Category: retired uniforms

60th anniversary of Jackie Robinson’s debut, the entire Dodger team wears uniform #42 in his honor

On April 15, 2007, on the 60th anniversary of Jackie Robinson’s debut, the entire Dodger team wears uniform #42 in his honor. At least one player on each MLB team wears #42, after Ken Griffey Jr. had asked commissioner Bud Selig for permission to do so. In Oakland, Yankee closer Mariano Rivera, who is the only major leaguer still grandfathered in to wear #42, allows a three-run walk-off homer to Marco Scutaro of the A’s.

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All Players wear number 42

On April 15, 2007, on the 60th anniversary of Jackie Robinson’s debut, the entire Dodger team wears uniform #42 in his honor. At least one player on each MLB team wears #42, after Ken Griffey Jr. had asked commissioner Bud Selig for permission to do so. In Oakland, Yankee closer Mariano Rivera, who is the only major leaguer still grandfathered in to wear #42, allows a three-run walk-off homer to Marco Scutaro of the A’s.

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Ron Santo, the team’s radio color commentator, joins Hall of Famers Ernie Banks and Billy Williams, becoming third player to have his number retired by the Cubs. The nine-time All-Star third baseman, who spent 14 of his 15-year career with Chicago (1960-73), will have his uniform #10 below Ernie Banks’ on the left-field foul pole.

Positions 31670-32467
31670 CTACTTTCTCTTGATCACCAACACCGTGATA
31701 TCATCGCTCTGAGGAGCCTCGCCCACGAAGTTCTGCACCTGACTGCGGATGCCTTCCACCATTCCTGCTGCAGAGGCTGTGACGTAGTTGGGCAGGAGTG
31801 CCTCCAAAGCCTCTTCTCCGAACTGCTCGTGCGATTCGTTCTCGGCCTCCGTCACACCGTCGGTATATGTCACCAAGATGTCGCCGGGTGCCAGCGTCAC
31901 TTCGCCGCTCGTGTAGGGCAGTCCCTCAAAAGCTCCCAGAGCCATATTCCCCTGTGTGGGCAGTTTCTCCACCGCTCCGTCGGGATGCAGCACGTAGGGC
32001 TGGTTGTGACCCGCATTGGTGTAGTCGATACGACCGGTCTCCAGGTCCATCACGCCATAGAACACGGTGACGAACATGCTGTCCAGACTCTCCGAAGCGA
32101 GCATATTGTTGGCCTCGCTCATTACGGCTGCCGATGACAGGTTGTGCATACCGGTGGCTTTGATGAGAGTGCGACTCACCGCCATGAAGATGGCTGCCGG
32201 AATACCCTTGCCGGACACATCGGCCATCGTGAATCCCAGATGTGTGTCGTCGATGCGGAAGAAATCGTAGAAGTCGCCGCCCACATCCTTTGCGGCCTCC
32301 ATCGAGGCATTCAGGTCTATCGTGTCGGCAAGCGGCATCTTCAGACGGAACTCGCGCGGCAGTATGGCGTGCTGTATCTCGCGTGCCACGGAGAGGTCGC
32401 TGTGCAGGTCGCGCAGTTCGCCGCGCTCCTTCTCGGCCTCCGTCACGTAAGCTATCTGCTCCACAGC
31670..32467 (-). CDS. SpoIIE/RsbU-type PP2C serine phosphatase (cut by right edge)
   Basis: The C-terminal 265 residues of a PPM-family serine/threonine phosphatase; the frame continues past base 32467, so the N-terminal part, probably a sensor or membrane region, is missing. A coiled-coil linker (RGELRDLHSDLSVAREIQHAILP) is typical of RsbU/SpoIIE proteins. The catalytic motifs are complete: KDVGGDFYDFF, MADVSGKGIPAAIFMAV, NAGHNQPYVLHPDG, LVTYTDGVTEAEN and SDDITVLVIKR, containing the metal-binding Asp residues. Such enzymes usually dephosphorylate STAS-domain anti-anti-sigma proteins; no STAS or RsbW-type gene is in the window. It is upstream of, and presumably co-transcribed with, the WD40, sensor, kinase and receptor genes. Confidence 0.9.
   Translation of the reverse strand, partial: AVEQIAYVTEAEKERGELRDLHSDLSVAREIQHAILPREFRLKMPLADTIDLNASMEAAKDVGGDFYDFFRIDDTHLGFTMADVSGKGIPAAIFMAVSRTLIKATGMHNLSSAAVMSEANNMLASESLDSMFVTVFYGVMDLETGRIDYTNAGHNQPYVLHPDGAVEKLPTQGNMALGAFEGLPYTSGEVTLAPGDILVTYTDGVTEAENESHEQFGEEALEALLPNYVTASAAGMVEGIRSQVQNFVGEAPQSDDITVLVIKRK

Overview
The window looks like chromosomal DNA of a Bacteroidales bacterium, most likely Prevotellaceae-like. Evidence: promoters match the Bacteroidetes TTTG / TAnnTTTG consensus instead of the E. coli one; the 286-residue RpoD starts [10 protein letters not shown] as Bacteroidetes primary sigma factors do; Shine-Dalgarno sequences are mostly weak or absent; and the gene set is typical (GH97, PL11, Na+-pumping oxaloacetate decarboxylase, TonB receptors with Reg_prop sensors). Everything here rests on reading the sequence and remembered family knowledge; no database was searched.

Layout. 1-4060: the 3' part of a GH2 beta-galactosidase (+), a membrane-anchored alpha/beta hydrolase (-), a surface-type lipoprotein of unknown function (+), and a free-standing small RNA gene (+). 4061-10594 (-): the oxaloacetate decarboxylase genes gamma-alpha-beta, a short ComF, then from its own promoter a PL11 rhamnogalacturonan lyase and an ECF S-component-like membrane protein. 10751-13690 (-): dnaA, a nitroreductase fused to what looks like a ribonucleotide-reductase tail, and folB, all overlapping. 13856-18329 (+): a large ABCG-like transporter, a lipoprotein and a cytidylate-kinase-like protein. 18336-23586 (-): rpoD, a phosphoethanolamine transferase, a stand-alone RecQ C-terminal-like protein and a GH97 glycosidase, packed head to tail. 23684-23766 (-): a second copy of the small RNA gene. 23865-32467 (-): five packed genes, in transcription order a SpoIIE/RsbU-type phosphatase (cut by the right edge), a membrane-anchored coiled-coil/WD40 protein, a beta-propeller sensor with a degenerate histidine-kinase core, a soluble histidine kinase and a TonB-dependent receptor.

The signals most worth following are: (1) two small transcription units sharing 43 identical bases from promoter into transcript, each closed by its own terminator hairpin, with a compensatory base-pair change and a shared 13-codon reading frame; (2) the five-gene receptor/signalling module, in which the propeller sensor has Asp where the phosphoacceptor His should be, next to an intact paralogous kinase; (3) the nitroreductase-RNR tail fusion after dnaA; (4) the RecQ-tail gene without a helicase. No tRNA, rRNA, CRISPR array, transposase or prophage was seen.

Ron Santo, the team’s radio color commentator, joins Hall of Famers Ernie Banks and Billy Williams, becoming third player to have his number retired by the Cubs. The nine-time All-Star third baseman, who spent 14 of his 15-year career with Chicago (1960-73), will have his uniform #10 below Ernie Banks’ on the left-field foul pole.

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Lou Gehrig’s rumber retired at Yankee Stadium

On July 4, 1939, the New York Yankees retire the uniform #4 of future Hall of Famer Lou Gehrig in emotional ceremonies at Yankee Stadium. For over 40 minutes, current and former Yankee greats, including Hall of Famer Babe Ruth, parade onto the field to honor the “Iron Horse.” Other former Yankee greats, such as pitcher Waite Hoyt, second baseman Tony Lazzeri, and outfielder Bob Meusel, also attend. Yankee manager Joe McCarthy presents Gehrig with a special silver trophy. Gehrig, in one of the most memorable speeches in baseball history, tells the 61,808 in attendance at the Stadium, “I consider myself the luckiest man on the face of the earth.” Gehrig, who is stricken with amyotrophic lateral sclerosis, will die from the muscular disease in 1941.

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